Borexino – one of the world’s most sensitive neutrino detectors on our planet – has helped scientists create the first ‘snapshot’ of the complete spectrum of neutrinos emitted by the Sun.
Sun’s energy emitted as neutrinos is produced through nuclear reaction sequences initiated by proton-proton (pp) fusion in which hydrogen is converted into helium. According to physicists at he University of Massachusetts Amherst, the neutrinos emitted by the Sun are a unique tool to understand solar and neutrino physics.
These components include not only the pp neutrinos, but others called Beryllium-7 (7Be), pep and Boron-8 (8B) neutrinos. The pp fusion reaction of two protons to produce deuteron, nuclei of deuterium, is the first step of a reaction sequence responsible for about 99 percent of the Sun’s energy output.
For earlier studies of pp, 7B, pep and 8B neutrinos, the team had focused on each one separately in targeted analyses of the collected data in restricted windows of energy, “like trying to characterize a forest by taking one picture each of many individual types of trees,” notes one of the authors of the study. “Multiple pictures give you an idea of a forest, but it’s not the same as the photo of the entire forest.”
Solar neutrinos stream out of the star at the center of our system at nearly the speed of light, as many as 420 billion hitting every square inch of the earth’s surface per second. But because they only interact through the nuclear weak force, they pass through matter virtually unaffected, which makes them very difficult to detect and distinguish from trace nuclear decays of ordinary materials.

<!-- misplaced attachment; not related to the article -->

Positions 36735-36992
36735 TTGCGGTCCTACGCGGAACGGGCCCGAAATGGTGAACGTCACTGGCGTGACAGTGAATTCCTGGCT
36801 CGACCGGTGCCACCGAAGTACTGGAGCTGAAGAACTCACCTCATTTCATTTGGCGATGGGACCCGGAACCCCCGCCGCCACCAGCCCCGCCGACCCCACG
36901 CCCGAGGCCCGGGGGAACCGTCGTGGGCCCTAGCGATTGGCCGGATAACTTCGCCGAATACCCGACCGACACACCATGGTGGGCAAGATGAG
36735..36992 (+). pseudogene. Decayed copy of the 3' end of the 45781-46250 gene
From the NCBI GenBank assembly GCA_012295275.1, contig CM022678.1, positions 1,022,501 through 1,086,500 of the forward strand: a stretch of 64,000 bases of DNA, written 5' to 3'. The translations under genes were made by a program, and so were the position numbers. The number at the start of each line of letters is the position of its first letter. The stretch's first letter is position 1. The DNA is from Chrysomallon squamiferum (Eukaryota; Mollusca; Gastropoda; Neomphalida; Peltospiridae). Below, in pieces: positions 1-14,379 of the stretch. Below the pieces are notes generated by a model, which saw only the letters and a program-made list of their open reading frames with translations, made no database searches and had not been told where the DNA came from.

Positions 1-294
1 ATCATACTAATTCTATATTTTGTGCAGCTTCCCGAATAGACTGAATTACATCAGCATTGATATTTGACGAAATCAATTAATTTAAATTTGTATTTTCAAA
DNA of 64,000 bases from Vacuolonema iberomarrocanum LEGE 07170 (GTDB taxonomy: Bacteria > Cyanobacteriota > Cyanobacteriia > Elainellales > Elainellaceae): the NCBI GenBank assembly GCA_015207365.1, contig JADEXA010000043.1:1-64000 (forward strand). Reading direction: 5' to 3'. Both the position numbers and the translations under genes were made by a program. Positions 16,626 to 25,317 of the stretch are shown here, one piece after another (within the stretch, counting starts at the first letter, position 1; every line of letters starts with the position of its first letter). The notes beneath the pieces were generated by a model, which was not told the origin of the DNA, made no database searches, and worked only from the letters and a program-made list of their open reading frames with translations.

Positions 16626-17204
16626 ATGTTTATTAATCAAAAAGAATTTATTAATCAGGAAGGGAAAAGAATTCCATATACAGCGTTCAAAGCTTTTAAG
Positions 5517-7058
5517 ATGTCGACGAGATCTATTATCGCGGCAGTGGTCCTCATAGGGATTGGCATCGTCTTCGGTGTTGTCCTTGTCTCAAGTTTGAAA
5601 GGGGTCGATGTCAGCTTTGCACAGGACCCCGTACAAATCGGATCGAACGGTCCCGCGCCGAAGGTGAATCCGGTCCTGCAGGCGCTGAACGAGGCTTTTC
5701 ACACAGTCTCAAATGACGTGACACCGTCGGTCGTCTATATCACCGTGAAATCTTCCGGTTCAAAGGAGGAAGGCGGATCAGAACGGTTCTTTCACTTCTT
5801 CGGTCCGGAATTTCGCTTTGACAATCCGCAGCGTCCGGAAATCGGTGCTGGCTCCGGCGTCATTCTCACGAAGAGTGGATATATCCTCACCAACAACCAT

The Borexino instrument detects neutrinos as they interact with the electrons of an ultra-pure organic liquid scintillator at the center of a large sphere surrounded by 1,000 tons of water. Its great depth and many onion-like protective layers maintain the core as the most radiation-free medium on the planet. It is the only detector on Earth capable of observing the entire spectrum of solar neutrino simultaneously, which has now been accomplished, he notes.
The UMass Amherst physicist, one principal investigator on a team of more than 100 scientists, is particularly interested in now turning his focus to measure yet another type of solar neutrino known as CNO neutrinos, which he hopes will be useful in addressing an important open question in stellar physics, that is the metallicity, or metal content, of the Sun.
“There are two models that predict different levels of elements heavier than helium, which for astronomers is a metal, in the Sun; a lighter metallicity and a heavier model,” he notes. CNO neutrinos are emitted in a cyclic fusion reaction sequence different from the pp chain and subdominant in the Sun, but thought to be the main source of power for heavier stars. The CNO solar neutrino flux is greatly affected by the solar metallicity.
“Our data is possibly showing some slight preference for heavy metallicity, so we’ll be looking into that because neutrinos from the Sun, especially CNO, can help us disentangle this.”